Here Are a Few Things to Know about Neck Nerve Pain


‘Pain in the neck’ is a common phrase while describing an irritating situation, person, or event. However, when neck pain occurs, it can be extremely painful too. Often neck pain results from the nerves. Mild neck pain is tolerable and it goes away by itself with time. But severe neck nerve pain can cause serious discomfort to a person and one should visit the doctor at the earliest.

When to worry about neck pain
A bad or awkward sleep posture during the night is the most common cause that leads to a stiff neck, or neck pain in the morning. This kind of pain is usually a strain in the muscle that starts at one point in the neck and usually goes away with time. One can try simple remedies like taking adequate rest, applying a pain relief spray, or ointment, or hot and cold compress.

But if neck nerve pain persists for a prolonged period, spreads from one to point to another, or in any way disturbs the day-to-day activities of a person, it is best to see a professional doctor at the earliest. The warning signs are when the pain from the neck spreads and moves down towards the shoulders and arms. Some common symptoms or signs of neck nerve pain are as follows:

  • Stiff neck
  • Excruciating or sharp pain
  • Soreness
  • Numb feeling
  • Headache
  • Tingling sensation
  • Sneezing or coughing increases pain
  • Difficulty or pain while lifting things

All these are signs to consult a doctor as soon as possible for further treatment. Neck nerve pain can be categorized into three types. These are as follows:

  • Acute: Pain persists for more than 4 weeks
  • Subacute: Pain lasts between 4 and 12 weeks
  • Chronic: Pain has been there for more than 3 months

The intensity of the pain and the symptoms may vary from patient to patient. This mainly depends upon the point of pain and the condition of the spine. Is a nerve being compressed? Where is the pain arising from, in the spine? These are some of the questions that the doctor may try to understand while diagnosing neck nerve pain in a patient.

Indications of neck nerve pain
Severe neck pain can happen due to an accident or recent injury. However, if this is not the case and yet the patient undergoes extreme neck nerve pain, then the pain could be an indication of several serious diseases or health issues such as early brain stroke, meningitis, spinal cord injury, HIV, paralysis, or any other infection. In case the pain is accompanied by other signs like sudden weight loss, losing balance or numbness, it is time to call 911 at the earliest.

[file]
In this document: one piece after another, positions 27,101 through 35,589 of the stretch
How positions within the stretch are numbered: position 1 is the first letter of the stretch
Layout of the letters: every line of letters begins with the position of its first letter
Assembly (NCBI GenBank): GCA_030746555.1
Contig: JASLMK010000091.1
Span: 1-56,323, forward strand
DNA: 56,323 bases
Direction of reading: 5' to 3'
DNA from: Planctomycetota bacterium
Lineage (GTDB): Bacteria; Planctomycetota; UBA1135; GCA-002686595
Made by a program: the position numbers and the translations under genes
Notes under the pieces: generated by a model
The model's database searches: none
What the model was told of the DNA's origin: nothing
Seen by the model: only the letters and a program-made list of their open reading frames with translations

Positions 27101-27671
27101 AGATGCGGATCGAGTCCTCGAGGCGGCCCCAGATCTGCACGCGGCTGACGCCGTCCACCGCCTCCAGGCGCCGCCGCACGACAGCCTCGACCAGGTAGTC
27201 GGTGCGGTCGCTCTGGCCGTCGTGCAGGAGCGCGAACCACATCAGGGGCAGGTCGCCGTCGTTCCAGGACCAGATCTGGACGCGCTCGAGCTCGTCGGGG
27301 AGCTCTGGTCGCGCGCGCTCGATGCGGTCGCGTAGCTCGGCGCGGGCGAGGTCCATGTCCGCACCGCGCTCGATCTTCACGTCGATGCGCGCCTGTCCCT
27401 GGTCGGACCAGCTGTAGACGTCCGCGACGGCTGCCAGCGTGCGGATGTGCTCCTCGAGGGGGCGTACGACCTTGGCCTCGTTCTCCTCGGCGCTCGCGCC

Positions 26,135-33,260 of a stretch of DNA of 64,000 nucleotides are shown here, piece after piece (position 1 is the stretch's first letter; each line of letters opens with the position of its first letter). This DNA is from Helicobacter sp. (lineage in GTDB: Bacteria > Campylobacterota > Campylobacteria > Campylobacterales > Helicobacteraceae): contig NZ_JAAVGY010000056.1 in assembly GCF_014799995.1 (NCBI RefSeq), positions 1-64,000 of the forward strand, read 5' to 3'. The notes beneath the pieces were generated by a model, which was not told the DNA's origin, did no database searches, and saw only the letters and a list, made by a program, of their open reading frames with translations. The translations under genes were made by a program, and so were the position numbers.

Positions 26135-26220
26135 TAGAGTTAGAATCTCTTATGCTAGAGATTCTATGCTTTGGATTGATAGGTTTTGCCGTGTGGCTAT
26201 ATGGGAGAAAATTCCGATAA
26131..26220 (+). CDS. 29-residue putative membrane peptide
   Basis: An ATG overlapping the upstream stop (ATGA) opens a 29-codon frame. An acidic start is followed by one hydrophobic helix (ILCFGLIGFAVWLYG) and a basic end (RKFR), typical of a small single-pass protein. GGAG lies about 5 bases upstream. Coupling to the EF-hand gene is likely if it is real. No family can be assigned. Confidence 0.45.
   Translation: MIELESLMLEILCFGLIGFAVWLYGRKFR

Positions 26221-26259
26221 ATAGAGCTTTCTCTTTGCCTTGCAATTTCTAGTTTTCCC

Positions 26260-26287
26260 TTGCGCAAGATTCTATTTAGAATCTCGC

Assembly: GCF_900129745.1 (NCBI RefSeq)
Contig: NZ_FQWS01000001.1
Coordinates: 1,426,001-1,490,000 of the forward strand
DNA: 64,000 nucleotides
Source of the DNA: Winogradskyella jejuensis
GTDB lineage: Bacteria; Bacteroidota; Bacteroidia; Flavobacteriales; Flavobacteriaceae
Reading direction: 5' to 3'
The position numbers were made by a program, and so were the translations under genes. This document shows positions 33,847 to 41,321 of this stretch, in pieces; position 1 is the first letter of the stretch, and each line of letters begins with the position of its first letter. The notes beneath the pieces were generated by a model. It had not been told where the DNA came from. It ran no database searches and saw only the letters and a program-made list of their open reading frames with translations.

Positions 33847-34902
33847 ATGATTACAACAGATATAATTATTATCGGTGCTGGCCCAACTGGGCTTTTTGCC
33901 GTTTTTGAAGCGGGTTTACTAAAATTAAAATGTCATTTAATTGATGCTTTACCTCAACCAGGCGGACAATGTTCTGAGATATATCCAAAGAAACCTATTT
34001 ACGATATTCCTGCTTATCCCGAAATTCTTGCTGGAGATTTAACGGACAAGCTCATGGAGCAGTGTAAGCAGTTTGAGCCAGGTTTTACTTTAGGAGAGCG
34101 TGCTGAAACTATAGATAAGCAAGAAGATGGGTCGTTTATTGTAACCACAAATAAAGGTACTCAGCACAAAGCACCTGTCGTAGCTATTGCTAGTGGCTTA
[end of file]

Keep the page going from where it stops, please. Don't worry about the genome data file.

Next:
Medical science states that as people grow old, the body becomes increasingly prone to degenerative disorders like osteoarthritis, disc diseases, and spinal stenosis. The bone structure, joints, and the nerves stop functioning correctly resulting in discomforts like neck nerve pain, pain in the shoulders and arms, and numbness. The joints lose elasticity and hydration leading to bulges in the discs, which result in pain.

Obesity can also trigger pain in the body. The excess weight may hamper the appropriate distribution of weight throughout the body, thereby resulting in poor posture while walking, sitting, or doing other activities. This puts a strain on the spine resulting in pain. Stress or emotional tension may also give rise to neck nerve pain as the muscles tighten and contract leading to stiffness.

Diagnosis and treatment of neck nerve pain
The very first stage of treatment for neck nerve pain includes a doctor’s examination of the patient’s medical history in detail. This usually involves the doctor and the patient discussing in-depth the patient health aspects as the following:

  • Duration and type of pain
  • Lifestyle of the patient
  • Occupation and timings
  • Posture
  • Sleeping habits
  • Injuries, if any

This helps the doctor in the diagnosis of the cause and treatment. Next, the medical practitioner conducts certain tests such as the following:

  • Keen observations about the posture and neck positioning. Here, the doctor may take into account any swelling, soreness of the neck region, etc.
  • Palpation allows the doctor to feel along the neck tissues to check for jerks, spasms, stiffness, etc.
  • Motion tests like neck rotation, left to right, etc., to note whether there is any pain.
  • If required, the doctor may further conduct certain neurological tests to check for reflex, sensation, and muscle power.
  • If considered necessary, the health practitioner may also prescribe CT scans, MRI, Myelogram, X-ray, bone scan, and other intricate tests.
  • Blood tests to check for other diseases or infections.
  • Somatosensory tests to check cervical spinal related disorders or diseases.

From the test results, the doctor can diagnose the cause of the neck nerve pain and can accordingly suggest the necessary treatment and prescribe medication.